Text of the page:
Work Media and Work Talk: The Federation Of Work

I have been throwing around the term Work Media a lot recently, so here’s the working definition:

Stowe Boyd, Enterprise 2.0, Social Business, And Work Media

Work Media: social tools designed for the enterprise but based on the patterns of interaction, influence, and communication from social networks of the open web.  Work media tools share a number of characteristics, most centrally the streaming metaphor of Twitter and Facebook, with short updates from a variety of sources cascade into each user’s dashboard, from which each can derive a networked gestalt of the world. Work media is altering the DNA of business.

As companies come to adopt work media tools to operate internally, relatively quickly they will hit the wall, literally. They will want to bridge outside the business to other companies, outside the walls of the enterprise. The baseline model for this today is to invite members of an outside group into a project, treating them as simply more users. This fails the federation test (see Basecamp and The Federation Of Work), meaning that individuals shouldn’t have to log in multiple times to participate in different instances of a work media tool.

Taking this to a new extent, users should not only be able to have a single identity across all the different projects they are participating in, no matter who created those project contexts. Businesses should also be able to interact with each other in structured ways, not just by having workers from company X working in a project created and managed by company Y, but by defining a way that company Y can cooperate with any other company.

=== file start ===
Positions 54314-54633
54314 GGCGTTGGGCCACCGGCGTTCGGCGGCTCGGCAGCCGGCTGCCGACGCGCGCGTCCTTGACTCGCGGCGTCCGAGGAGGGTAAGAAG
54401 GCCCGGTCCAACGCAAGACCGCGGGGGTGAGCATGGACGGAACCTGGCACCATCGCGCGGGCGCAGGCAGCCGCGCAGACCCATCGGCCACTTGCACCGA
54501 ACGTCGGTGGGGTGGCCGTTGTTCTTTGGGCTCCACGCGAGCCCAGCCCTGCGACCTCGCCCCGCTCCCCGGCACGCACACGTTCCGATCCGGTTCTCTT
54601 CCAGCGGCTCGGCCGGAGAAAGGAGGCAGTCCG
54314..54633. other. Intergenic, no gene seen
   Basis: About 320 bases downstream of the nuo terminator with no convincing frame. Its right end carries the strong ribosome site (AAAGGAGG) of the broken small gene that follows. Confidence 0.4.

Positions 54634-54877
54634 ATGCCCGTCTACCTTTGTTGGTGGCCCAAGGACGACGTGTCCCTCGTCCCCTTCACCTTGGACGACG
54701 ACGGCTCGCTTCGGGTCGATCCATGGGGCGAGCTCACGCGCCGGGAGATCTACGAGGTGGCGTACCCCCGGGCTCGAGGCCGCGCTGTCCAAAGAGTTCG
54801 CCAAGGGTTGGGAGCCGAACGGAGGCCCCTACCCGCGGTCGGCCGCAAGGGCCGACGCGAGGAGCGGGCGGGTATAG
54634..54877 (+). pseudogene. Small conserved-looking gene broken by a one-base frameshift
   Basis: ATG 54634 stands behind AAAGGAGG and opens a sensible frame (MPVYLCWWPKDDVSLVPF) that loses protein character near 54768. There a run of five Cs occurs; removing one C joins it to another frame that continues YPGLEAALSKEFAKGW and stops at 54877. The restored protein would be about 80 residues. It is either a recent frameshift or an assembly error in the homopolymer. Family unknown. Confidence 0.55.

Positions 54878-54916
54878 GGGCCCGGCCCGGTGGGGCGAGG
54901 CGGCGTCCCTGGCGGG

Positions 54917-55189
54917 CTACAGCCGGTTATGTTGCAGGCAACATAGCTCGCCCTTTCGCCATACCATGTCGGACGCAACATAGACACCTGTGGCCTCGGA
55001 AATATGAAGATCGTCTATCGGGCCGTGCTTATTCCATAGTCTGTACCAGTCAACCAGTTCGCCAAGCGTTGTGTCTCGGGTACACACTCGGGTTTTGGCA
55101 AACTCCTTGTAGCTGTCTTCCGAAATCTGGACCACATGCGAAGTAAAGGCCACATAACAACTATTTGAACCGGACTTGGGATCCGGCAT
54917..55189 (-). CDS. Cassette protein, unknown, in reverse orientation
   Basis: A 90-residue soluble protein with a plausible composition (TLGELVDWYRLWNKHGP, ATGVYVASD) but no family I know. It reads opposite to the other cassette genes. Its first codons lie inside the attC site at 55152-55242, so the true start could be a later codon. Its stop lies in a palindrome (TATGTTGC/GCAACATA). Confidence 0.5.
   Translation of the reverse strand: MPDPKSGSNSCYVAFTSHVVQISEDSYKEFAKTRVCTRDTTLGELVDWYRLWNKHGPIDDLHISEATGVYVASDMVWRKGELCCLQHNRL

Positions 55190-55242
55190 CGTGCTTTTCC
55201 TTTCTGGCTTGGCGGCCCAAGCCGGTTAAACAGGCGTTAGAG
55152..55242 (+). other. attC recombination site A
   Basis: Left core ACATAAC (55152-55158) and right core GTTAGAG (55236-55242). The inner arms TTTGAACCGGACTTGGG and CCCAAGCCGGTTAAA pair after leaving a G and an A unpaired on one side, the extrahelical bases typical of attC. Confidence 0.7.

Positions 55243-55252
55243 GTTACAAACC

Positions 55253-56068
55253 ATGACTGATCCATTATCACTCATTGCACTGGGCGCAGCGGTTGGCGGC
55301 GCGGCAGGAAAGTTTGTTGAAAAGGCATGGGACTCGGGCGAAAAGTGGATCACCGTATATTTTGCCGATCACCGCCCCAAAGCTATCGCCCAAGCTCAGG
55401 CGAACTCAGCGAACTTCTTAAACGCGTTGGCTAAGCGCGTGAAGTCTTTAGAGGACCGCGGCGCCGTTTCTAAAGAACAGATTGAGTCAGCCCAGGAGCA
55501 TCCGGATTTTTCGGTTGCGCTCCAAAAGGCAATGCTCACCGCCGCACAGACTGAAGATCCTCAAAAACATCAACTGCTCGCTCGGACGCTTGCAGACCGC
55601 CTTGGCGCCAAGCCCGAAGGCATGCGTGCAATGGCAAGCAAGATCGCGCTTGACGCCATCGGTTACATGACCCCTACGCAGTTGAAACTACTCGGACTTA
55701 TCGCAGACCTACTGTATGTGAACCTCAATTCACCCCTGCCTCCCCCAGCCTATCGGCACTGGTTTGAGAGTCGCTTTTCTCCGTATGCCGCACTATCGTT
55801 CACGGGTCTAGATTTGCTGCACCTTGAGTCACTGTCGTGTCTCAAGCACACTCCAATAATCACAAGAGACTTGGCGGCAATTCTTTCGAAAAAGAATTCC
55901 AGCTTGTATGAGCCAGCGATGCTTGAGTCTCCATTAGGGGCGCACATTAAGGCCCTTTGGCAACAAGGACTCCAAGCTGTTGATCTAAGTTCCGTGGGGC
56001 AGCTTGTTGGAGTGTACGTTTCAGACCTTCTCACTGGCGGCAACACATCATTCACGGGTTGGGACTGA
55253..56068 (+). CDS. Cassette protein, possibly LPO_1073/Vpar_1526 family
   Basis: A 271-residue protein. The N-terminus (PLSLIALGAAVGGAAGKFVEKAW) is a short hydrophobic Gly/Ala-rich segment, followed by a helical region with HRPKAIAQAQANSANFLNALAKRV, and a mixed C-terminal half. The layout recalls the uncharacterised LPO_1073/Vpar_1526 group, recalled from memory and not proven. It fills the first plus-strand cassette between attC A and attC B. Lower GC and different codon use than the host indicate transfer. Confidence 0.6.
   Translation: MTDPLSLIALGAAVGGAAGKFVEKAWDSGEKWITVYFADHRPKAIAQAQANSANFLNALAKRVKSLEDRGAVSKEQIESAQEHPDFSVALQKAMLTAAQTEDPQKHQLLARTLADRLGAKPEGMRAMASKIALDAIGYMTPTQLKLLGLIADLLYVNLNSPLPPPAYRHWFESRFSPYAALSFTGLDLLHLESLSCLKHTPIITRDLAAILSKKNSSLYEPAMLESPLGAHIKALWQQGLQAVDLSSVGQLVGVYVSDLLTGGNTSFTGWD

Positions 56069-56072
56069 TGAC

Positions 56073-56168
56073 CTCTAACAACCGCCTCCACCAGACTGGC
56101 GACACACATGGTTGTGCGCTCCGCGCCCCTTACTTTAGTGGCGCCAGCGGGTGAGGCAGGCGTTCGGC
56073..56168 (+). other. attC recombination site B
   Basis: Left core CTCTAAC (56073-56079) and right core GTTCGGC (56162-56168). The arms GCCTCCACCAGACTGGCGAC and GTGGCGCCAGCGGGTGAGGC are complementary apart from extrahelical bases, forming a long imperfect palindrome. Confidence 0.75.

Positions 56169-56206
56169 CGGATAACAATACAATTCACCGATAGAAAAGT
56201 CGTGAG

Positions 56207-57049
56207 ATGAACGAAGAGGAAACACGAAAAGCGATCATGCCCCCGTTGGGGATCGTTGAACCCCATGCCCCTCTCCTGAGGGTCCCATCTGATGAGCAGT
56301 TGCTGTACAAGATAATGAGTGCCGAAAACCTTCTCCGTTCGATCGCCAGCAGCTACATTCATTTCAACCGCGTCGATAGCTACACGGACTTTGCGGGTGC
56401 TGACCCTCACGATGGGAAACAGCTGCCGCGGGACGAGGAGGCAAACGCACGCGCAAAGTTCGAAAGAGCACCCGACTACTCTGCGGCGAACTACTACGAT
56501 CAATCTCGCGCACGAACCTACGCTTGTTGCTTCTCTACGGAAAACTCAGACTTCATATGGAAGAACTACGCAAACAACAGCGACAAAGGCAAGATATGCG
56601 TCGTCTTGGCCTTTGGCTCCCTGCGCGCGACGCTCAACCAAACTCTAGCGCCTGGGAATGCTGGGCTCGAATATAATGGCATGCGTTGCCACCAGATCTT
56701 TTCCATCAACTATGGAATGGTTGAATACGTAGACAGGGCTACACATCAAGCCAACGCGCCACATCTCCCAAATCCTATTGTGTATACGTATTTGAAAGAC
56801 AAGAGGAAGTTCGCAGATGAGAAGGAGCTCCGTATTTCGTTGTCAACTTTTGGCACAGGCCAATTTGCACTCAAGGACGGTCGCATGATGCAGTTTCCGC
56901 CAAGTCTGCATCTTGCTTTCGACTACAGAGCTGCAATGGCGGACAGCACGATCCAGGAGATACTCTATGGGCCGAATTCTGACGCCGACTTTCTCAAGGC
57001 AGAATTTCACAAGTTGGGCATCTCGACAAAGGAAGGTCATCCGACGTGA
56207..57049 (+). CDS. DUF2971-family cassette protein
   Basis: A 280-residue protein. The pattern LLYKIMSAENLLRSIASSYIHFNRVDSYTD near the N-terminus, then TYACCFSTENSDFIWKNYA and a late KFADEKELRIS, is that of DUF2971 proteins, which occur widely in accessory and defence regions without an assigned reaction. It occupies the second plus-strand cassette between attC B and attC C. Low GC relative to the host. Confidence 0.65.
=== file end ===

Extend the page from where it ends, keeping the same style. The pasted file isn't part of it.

For example, imagine a software testing company, AdjectiveNoun, exposing a ‘cliché’ – an external specification of how it can interact with others – so that a software development company can initiate a software testing project with AdjectiveNoun. The inputs – specifications, software, etc. – could passed into the company’s work media platform. And the end result of the project could be passed back to the customer as defined in the cliché  as well. Note that the inputs for the project might include some specific workers from the client company, who would have access to the AdjectiveNoun project, in a way that is similar to the baseline model: as if they were invited manually. However, the project is populated with all the context needed – the software, the specs, etc. – but the project is defined in the way that AdjectiveNoun does its work.

This model of cross-company work media – where the definition of clichés allows complex integration – is what I call ‘work talk’.

I have not seen any implementation of work talk in the marketplace today, but I anticipate that this will be the breakthrough for work media, across the world. Even if one work media competitor implements a work talk implementation I don’t think everyone will switch to that product, no matter how attractive the work talk capability is.

If my company is using Yammer and your company is using Podio, today we cannot work together unless one of us is willing to be a visitor in the other’s work platform. I believe we will need to define a work talk protocol so that all work media products can someday interoperate.

This will also create the opportunity for a marketplace, where companies can post profiles of their services, expressing their willingness to interoperate with other businesses, This is the next phase for work media, where companies can couple their internal operations with the operations of partners, on the fly.

There are many issues to be solved – trusted identities, publishing clichés and profiles, and so on – and I will be writing more about them in the coming weeks and months.

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